Though not an engineer, Helene Rother is an important part of the contribution of women to the automotive engineer as the first female automotive designer in Detroit, joining General Motors in 1943.  Born in Leipzig, Germany, Helene spent her early life studying art, designing jewellery and hat pins and fleeing Nazi-occupied France.  Helene and her daughter found safety in New York City via northern Africa, where Rother’s first job was as an illustrator for Marvel Comics.

A year later she joined the interior styling staff of General Motors in Detroit, responsible for upholstery colours and fabrics, lighting, door hardware and seat construction.  The significance of her position was downplayed at the time but she was earning three times the average wage of a man in Detroit at that time.  As the Automotive Hall of Fame puts it “She was one of the few women to succeed in a man’s job during an era when the vast majority of women couldn’t even see a glass ceiling-it was hidden behind steel doors”.

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Her experience at GM enabled her to establish her own design studio specialising in designs for automotive interiors, furniture and stained glass windows.  Not one to shirk her CPD responsibilities, she regularly participated in Society of Automotive Engineers conferences and published a technical paper asking “Are we doing a good job in our car interiors?”.  Her work advocating women in the industry was recognised in The SAE Journal in 1949, she was the first woman to address the SAE in Detroit and thanks to her work styling their interiors Nash Motors was awarded the Jackson Medal, one of America’s most sought after awards.

Her contribution to automotive design was important and is often overlooked, and though she was not the first woman to work in styling “she was an early pioneer and one of the best”.

2015 – Mary Barra, CEO of General Motors

The final lady of note is Mary Barra, who after the retirement of Dan Akerson from General Motors became the first female CEO of a major automobile company (GM).  Mary studied electrical engineering at General Motors Institute, followed by an MBA at Stanford in 1990.  A great example of hard work paying off, she started working at GM at the age of 18 as a co-op student and held various engineering and administrative positions eventually working her way to Vice President of Global Manufacturing Engineering in 2008.  In 2011 she was named Executive Vice President of Global Product Development, with responsibilities including design, global purchasing and supply chain.

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She has survived a harrowing first couple of years, facing revelations that faulty ignition switches contributed to at least 74 deaths and 126 injuries, million car recalls and lower returns to shareholders than expected.  However under Barra GM is also becoming more financially disciplined, as she is willing to make tough decisions like pulling out of countries.  Named Fortune’s Most Powerful Woman in 2015, we shall definitely be keeping an eye on her work at GM.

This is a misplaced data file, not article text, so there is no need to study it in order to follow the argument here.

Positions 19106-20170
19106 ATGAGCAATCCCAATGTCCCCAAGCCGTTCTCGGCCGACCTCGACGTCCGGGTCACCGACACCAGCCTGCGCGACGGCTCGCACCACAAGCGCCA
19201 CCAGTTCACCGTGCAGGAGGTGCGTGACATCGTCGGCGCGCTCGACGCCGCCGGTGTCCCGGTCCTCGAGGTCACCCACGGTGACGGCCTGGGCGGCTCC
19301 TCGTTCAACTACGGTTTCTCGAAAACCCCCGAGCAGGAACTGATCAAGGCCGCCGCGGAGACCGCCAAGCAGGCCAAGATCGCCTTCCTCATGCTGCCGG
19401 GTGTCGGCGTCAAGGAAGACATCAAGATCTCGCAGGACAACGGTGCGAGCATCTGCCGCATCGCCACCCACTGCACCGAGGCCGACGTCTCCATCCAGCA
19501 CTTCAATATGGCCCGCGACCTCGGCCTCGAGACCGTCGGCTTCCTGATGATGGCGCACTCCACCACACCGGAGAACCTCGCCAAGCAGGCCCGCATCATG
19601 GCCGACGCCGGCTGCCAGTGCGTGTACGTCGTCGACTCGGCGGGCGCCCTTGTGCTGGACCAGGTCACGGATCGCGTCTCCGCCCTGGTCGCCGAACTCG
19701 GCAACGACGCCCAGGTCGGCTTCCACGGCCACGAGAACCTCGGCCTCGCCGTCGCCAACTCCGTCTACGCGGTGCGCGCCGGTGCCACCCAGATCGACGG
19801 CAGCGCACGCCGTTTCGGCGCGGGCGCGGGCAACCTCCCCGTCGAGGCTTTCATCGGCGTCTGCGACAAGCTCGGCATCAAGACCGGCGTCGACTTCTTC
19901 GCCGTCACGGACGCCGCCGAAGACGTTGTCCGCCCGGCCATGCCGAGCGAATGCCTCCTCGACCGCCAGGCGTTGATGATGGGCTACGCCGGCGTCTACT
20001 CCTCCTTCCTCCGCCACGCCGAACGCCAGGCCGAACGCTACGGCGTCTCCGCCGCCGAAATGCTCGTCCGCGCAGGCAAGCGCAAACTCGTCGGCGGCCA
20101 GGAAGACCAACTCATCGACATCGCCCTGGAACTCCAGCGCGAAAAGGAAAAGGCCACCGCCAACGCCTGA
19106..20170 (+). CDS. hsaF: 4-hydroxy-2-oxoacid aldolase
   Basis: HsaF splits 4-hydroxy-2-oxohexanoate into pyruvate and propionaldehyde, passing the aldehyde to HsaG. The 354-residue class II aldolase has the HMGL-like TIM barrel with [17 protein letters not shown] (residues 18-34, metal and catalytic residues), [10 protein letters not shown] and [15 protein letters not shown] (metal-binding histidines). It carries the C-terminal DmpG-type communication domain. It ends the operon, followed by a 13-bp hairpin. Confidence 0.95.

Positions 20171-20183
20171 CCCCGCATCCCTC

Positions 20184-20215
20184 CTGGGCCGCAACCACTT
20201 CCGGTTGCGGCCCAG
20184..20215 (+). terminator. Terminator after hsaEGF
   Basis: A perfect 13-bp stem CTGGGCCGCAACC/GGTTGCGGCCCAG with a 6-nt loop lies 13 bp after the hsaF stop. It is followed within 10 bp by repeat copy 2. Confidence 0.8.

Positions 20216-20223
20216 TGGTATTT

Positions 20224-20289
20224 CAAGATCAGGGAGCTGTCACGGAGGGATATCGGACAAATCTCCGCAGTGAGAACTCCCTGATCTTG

We hope that you’ve enjoyed learning about these inspiring women as much as I have.  Do you think we may have missed someone?  Has this made you think twice about a career in the automotive industry?  Don’t hesitate to comment below and let us know!

Vanilla Madeira Cake – CPD enabler

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A firm family favourite which is so simple, even a humble sparky can manage it without too much hassle! The cake will be in the oven for approx. 1.25 hours, however the preparation is just a ten minute process.

While the hour-long baking time may put you off, why not use the time to catch up on some CPD and polish your site boots? When the timer pings, you’ll not only have accrued some valuable professional development points and have a tasty reward fresh from the oven, but you’ll be the envy of everyone on site the next day.

Ingredients:

  • 125g butter
  • 125g caster sugar
  • 200g self-raising flour (sieved)
  • 3 eggs (lightly beaten)
  • vanilla extract

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Method:

  1. Cream the butter and sugar together then beat in the eggs along with a small amount of flour.
  2. Mix in the vanilla essence then fold in the remainder of the flour.
  3. Place the mixture in greased 18cm cake tin – a spring form version is handy, but not essential. Bake for 1.25 hours at 180 degrees C.IMG_20160210_221647
  4. Once baked, remove from the tin and leave to cool on a wire rack.

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Time to put the boot polish away, stick the kettle on and make yourself a cup of your favourite tea, cut a slice and enjoy!

Now, I’ll be the first to admit that on the face of it this is a rather plain cake, but that’s where its genius lies: switch out the vanilla extract for whatever essence you prefer; mix some cherries or sultanas into the batter; drizzle with a thin icing mix; serve up a slice with ice cream and fresh fruit; spread a slice with your preferred jam or preserve…the options are limited only by what’s in the pantry really.

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N.B. Now, as you can see in the photos, my cake is rather shallow. This is a result of being a bit eager for cake and using the wrong diameter of cake tin…if an 18cm tin is used, the final result will be considerably taller and be a lighter shade of golden brown.